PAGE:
employee, including attendance and leave records. SHELDs bookkeeper kept track of earnings
and accrual balances and forwarded them to Doerpholz for compliance with the personnel
policies.
History of SHELDs Leave-Accrual and Carryover Policies
Until 1991, SHELD did not allow year-to-year carryover of vacation time; in effect, it
was a use it or lose it policy. This meant that if an employee had unused vacation time at the
end of a calendar year, he could not carry over and use the vacation time the following year.
Effective July 1, 1991, the union and SHELD executed a CBA that for the first time included a
8

See Mun. Light Com. v. Peabody, 348 Mass. 266, 273 (1964) (management and fiscal operation of the municipal
light department. . . are vested in the commission and the manager of the plant).

Anne S. Awad, Chair


Municipal Light Board
May 31, 2016
Page 4 of 7
provision for vacation carryover. Specifically, Section 12(C) of the CBA stated Employees
who have worked continuously for twenty-two (22) weeks or more may carry-over fifty percent
(50%) of their earned but unused vacation allowance to the next calendar year. All of the
superseding CBAs have retained this exact language. It is clear that the carried-over vacation did
not go into a separate bank in perpetuity. Doerpholz participated in those CBA negotiations.
During the negotiations, it was understood that this carry-over language meant that the maximum
allowable vacation carry-over was 50% of ones annual earnings. It was also understood that
employees had to use the time the following year or forfeit it.
In 1994, SHELD created a personnel policy manual. Section 9, Leaves of Absences,
discusses SHELDs leave policy. Section 9.22 contains the identical language from the CBA
relating to vacation carryover. On June 1, 2006, SHELD updated the personnel policy manual.
Section 9.17 again contains the above-quoted language relating to vacation carryover.
SHELD has never had a designated Human Resources Manager. However, two
employees of SHELD handled the paperwork for incoming and outgoing employees. Neither of
those employees removed excess accruals that violated the carryover policy. Doerpholz as
Manager had the authority and responsibility to enforce the policy and to therefore make the
required adjustments.
Doerpholzs Employment Contracts and SHELDs Personnel Policies
Doerpholz and the Board signed a document on October 17, 2000 entitled Manager
South Hadley Electric Light Department Employment Contract. On May 24, 2005, Doerpholz
and the Board signed another document again entitled Manager South Hadley Electric Light
Department Employment Contract. Both contracts are identical in relation to vacation leave,
sick accruals and payouts. By its terms, the second contract expired on May 31, 2009 and the
Board could vote not to renew it upon giving 90 days notice to Mr. Doerpholz.
Under Section 7A of the 2005 contract, [v]acation, sick leave, medical coverage, jury
duty, funeral leave, separation rights, and all other benefits shall be in accordance with those
provided other SHELD employees. The following section, 7B of the contract provides that
[u]pon termination of this Agreement, the Manager will either be paid all accumulated sick and
vacation benefits or the Manager, at his option, shall be permitted to remain on the payroll of
SHELD until all accumulated sick and vacation leave is exhausted. . . .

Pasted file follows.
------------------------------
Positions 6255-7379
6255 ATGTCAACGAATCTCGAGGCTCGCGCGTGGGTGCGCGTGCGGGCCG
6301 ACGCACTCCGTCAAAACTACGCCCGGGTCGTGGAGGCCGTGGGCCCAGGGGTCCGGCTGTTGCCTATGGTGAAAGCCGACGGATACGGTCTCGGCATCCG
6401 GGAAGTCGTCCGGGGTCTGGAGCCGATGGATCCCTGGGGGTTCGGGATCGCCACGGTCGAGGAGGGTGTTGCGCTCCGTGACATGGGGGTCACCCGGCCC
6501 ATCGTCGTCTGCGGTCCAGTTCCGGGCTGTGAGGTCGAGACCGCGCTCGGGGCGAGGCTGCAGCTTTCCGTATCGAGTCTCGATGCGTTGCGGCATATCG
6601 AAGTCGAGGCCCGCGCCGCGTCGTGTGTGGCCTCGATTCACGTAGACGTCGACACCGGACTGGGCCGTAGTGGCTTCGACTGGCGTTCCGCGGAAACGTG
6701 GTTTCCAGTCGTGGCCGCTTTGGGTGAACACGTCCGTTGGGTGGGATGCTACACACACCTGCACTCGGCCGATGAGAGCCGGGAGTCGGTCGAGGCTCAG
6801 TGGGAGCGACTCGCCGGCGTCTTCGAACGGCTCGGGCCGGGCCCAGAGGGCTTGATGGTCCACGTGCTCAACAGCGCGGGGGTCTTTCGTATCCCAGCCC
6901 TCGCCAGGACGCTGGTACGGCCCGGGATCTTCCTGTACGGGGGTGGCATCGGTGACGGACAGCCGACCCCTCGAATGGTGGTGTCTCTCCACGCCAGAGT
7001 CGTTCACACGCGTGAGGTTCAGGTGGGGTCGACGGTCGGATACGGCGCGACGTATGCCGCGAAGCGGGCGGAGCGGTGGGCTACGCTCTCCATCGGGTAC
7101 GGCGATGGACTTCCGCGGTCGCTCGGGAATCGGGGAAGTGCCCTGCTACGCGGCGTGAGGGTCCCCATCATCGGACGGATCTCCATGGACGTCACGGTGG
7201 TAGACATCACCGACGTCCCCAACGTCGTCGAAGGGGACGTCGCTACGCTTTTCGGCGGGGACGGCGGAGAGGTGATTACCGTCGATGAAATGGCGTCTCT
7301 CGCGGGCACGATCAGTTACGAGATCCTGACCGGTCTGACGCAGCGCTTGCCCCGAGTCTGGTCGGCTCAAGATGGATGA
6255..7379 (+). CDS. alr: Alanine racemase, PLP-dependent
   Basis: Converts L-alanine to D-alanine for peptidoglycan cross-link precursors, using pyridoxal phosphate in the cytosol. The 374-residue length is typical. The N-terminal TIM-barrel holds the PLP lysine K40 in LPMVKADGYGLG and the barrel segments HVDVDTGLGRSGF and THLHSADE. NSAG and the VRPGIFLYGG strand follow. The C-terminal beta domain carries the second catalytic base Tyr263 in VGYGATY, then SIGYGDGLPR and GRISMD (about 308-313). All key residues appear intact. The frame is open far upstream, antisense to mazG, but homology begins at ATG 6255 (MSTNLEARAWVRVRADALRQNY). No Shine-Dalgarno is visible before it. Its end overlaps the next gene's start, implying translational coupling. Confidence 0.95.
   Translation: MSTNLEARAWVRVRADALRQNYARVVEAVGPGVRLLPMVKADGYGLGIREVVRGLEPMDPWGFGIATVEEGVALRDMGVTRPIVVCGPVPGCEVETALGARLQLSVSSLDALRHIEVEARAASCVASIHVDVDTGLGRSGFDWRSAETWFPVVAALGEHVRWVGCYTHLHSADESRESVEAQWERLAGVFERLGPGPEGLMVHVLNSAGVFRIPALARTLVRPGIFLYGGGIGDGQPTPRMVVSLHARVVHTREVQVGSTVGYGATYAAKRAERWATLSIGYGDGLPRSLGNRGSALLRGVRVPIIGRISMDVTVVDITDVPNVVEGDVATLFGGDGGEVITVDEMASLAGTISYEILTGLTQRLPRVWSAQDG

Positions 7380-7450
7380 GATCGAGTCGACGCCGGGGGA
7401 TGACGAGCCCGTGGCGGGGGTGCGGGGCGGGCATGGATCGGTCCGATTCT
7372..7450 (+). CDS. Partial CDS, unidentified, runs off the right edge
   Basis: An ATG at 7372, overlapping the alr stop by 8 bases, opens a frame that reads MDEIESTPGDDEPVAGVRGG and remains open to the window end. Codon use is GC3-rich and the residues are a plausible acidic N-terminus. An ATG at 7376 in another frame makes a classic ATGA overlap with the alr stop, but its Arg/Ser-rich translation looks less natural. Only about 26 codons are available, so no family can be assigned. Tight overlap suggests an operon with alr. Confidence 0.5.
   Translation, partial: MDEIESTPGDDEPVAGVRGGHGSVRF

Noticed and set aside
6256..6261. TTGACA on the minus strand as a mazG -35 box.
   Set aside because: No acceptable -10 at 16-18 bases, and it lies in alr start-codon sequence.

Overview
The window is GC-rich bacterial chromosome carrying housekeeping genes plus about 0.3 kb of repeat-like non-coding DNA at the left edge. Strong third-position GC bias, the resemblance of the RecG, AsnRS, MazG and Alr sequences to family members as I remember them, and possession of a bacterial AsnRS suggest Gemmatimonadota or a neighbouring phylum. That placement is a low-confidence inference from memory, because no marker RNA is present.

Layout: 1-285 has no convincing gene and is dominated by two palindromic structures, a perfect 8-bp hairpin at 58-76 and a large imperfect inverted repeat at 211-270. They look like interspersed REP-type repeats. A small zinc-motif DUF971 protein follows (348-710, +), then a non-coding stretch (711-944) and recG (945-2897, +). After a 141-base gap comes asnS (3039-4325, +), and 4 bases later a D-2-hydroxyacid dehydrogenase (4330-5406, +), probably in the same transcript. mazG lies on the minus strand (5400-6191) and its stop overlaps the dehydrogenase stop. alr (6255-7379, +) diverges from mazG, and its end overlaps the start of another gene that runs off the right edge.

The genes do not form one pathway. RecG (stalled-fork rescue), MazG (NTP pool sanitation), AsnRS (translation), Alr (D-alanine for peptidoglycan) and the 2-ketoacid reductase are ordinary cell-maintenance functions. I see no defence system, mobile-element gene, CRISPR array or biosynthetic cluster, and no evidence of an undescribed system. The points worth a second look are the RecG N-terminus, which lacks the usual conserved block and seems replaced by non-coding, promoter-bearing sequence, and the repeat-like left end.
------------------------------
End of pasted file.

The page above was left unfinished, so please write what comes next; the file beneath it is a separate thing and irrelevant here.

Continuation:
SHELDs personnel manual states that employees with more than 25 years of service
earn six weeks paid vacation each year. The vacation leave policy also provides that
[e]mployees . . . may carry-over fifty percent (50%) of their earned but unused vacation
allowance to the next year. The CBA contains the identical vacation leave carryover policy for
union employees. Employees understood the vacation carryover policy to mean that they could
carry over up to half of the vacation time they earn in a year to the next year, and must use that
time in the next year or forfeit it. The majority of SHELD employees followed this use it or
lose it policy.

Anne S. Awad, Chair


Municipal Light Board
May 31, 2016
Page 5 of 7
SHELDs personnel manual provides that full-time employees earn 15 days of sick leave
per year. Sick days accrue each year on June 30th with unlimited accumulation. The manual
further provides that employees who give a minimum of six months notice of their intent to
retire, and who have accumulated more than 150 days of sick leave at the time of retirement, will
receive an amount equal to 40 days of pay upon retirement. The sick leave carryover policy
under the CBA for union employees is virtually identical.
SHELD also has a policy addressing the abuse of sick time. It states, in part, that upon
termination of service, an employee shall not be entitled to compensation in lieu of accumulated
sick leave.
Doerpholzs Vacation Accruals
As stated above, SHELD did not have a policy to permit vacation time carryover until
1991. However, SHELDs records of vacation time balances and carryover are incomplete prior
to 2004. The first indication of Doerpholzs carryover balance in SHELDs records is 420 hours
at the beginning of 1998. From 2004 through 2016, SHELD records show Doerpholz carrying
over all of his unused vacation time each year, ultimately ending 2015 with a balance of 376
vacation days (3,008 hours). On January 1, 2016, SHELD credited Doerpholz with 30 days of
vacation time his entire balance for the 2016 calendar year giving him a balance of 406
vacation days (3,248 hours).
However, Doerpholzs vacation balance has no basis in SHELDs policies or his contract.
Section 7A of Doerpholzs contract states that his vacation benefits shall be in accordance with
those provided other SHELD employees.9 Under both the personnel manual and the CBA,
SHELD employees are allowed to carry over 50% of their unused vacation time from the year
before only. The time must be used the following year or forfeited. In addition, Section 9.19 of
the policy manual states [f]or the purpose of calculating vacation leave credits during partial